When agar powder is added to water, it forms a jelly-like material. Once he determined the right proportions, Jonsson slowly heated the substance before pouring it into a bottle-shaped mold that had been kept in the freezer. He then rotated the mold while submerged in a bucket of ice-cold water, until the liquid inside took the shape of the bottle. It was then placed in a refrigerator for a few minutes before the agar bottle was extracted from the mold.

 

Here’s how it appears to work: while the bottle is full of water, it keeps its shape; and, as soon as it is empty, it begins to decompose. Jonsson said, “If it fails, or if the bottom is too thin or it has a hole in it, I can just reheat it and pour it into the mold again.” Now, here is the clincher: Because the bottle is made from 100% natural materials, the water stored inside it is safe to drink. However, Jonsson did report that after a while, it (the water) may extract a small amount of taste from the bottle. He went further noting that “if the user likes the taste, they can bite the bottle itself when they are finished drinking.”

 

According to the Dezeen article, designers are increasingly experimenting with seaweed and other forms of algae. For example, seaweed has been recently used as architectural cladding and to create lampshades, while algae has been the base material for a rug-weaving yarn and a textile dye. Algae has even been used as an energy source to power buildings.

 

Search for nearly 100,000 grades of polymers on the Universal Selector by clicking here

Study Analyzes Full Spectrum of Plastics Additives

By: Lilli Manolis Sherman 30. March 2016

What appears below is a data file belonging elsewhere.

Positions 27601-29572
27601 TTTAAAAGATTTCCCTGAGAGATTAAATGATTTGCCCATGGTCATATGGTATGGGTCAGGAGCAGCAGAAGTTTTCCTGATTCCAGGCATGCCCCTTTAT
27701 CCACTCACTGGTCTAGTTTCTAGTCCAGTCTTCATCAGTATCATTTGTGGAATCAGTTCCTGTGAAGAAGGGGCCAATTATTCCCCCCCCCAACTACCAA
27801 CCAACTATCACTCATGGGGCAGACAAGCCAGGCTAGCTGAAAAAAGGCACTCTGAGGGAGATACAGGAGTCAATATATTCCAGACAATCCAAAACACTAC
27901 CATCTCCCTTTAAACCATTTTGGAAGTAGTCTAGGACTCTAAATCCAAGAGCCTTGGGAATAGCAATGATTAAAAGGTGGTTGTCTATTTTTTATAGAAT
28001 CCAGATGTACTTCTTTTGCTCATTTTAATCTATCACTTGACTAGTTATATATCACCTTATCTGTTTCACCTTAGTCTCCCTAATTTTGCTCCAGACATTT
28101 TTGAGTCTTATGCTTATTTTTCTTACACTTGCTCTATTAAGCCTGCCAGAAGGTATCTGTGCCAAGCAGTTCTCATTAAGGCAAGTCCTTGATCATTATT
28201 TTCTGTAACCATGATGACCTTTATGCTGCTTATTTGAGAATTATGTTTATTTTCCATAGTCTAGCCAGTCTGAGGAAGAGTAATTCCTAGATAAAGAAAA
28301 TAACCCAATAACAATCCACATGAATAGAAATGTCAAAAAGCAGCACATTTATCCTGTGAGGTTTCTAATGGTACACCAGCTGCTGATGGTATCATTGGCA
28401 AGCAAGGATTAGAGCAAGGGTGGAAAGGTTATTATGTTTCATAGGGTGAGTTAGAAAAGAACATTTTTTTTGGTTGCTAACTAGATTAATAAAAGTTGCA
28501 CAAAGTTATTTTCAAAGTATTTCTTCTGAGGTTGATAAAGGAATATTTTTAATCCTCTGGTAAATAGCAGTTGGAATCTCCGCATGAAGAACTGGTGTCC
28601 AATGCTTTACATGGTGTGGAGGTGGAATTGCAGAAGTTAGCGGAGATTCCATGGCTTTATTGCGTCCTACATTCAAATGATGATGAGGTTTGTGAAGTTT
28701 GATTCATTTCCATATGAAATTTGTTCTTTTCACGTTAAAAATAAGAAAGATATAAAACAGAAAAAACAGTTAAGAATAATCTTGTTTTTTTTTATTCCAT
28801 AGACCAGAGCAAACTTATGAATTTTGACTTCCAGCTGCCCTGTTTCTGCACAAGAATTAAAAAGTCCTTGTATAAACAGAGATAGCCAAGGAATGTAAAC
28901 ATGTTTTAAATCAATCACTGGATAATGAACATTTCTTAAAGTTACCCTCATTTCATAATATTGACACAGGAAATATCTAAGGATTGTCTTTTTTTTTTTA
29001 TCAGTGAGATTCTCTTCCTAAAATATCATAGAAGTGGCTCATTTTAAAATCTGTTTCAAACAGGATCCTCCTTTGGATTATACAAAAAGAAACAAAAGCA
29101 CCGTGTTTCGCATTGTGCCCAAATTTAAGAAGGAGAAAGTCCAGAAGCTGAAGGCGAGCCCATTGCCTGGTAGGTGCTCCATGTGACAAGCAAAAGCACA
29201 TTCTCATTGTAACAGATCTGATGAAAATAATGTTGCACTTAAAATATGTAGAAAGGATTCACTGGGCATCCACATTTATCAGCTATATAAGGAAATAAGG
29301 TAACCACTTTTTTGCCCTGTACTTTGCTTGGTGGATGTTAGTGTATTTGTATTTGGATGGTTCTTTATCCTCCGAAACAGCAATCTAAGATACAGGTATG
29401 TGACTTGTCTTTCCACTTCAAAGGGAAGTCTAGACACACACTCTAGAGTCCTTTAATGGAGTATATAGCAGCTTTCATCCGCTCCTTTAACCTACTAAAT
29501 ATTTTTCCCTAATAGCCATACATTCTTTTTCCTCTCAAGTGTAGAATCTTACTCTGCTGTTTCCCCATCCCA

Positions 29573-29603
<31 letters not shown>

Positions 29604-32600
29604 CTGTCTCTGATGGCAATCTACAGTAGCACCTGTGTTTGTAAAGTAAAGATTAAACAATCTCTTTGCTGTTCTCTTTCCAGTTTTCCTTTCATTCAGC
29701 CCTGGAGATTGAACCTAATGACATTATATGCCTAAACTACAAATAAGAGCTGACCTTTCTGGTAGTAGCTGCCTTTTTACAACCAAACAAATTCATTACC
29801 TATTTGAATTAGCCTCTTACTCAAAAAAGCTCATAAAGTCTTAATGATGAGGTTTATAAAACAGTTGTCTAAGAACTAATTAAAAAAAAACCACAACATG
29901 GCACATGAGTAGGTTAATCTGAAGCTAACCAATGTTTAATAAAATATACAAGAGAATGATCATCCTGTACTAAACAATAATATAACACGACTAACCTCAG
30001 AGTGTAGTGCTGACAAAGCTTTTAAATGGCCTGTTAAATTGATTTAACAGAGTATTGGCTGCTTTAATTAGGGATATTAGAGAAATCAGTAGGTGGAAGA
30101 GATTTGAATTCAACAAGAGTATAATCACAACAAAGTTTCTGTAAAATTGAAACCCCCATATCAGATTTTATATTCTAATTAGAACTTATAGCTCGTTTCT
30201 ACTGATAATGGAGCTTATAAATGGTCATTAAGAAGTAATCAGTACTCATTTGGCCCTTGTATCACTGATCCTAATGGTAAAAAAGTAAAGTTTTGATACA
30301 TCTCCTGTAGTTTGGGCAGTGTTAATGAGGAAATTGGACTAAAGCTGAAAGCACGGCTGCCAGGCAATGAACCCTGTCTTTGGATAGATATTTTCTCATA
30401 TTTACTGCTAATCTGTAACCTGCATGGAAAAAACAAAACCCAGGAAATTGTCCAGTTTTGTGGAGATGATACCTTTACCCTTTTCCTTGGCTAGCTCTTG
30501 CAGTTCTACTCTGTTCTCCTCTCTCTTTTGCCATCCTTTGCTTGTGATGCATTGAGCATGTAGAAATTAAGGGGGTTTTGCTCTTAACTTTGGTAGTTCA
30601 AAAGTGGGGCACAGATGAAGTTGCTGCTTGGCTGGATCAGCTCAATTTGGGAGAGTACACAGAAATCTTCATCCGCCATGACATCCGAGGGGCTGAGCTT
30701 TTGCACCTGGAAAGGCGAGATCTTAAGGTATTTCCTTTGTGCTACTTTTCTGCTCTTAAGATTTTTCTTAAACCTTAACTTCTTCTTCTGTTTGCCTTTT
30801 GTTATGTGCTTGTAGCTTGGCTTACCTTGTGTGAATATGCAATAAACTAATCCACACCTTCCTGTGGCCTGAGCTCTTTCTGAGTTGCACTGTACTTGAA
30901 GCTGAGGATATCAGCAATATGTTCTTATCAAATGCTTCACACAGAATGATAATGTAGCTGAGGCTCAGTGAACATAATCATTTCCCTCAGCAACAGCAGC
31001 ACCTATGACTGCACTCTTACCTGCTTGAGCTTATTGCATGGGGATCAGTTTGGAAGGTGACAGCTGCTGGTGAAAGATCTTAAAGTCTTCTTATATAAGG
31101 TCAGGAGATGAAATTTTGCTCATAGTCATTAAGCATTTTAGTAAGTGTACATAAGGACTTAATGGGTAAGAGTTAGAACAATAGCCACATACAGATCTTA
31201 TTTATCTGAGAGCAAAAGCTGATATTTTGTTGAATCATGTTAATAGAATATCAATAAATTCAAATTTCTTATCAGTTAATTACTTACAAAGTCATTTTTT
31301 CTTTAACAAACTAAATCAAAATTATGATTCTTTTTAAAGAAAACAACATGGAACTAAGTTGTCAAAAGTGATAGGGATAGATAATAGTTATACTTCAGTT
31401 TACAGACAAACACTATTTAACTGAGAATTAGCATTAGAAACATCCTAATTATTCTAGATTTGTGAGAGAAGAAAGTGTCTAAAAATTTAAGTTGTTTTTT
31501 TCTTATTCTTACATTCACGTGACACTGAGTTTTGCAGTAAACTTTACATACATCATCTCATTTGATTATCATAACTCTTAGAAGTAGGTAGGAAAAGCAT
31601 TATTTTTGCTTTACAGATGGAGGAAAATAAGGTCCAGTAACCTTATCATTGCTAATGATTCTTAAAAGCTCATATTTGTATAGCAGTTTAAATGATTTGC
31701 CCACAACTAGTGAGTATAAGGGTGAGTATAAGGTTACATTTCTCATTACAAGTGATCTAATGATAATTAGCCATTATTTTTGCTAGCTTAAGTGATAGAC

Comprehensive report looks at factors ranging from demand to supply and pricing of raw materials, as well as environmental and regulatory issues.

 

The global plastics additives market is projected to grow from nearly $50.6 billion in 2016 to $64.6 billion by 2021, according to a comprehensive study by Dublin-based Research and Markets (U.S. office in NYC). Global Markets for Plastics Additives-2016 Market Report identifies and measure the market opportunities for the full range of plastics additives. These include:

 

• Plasticizers

• Flame Retardants

• Heat Stabilizers

• Fillers

• Impact Modifiers

• Antioxidants

• Colorants

• Lubricants

• Light Stabilizers

• Blowing Agents

• Biocides

• Antistatic Agents

• Bioadditives

• Miscellaneous Additives

 

The global additives market is broken down and measured by various parameters, and future growth is forecast by both the overall markets and every possible market segment. Regional markets are also measured and examined in detail. This report provides a detailed study of the applications and global and regional markets for all types of plastics additives as well as the plastics additive industry. Key applications include: automotive, other transportation, packaging, building and construction, electrical and electronics, appliances, medical, and, miscellaneous.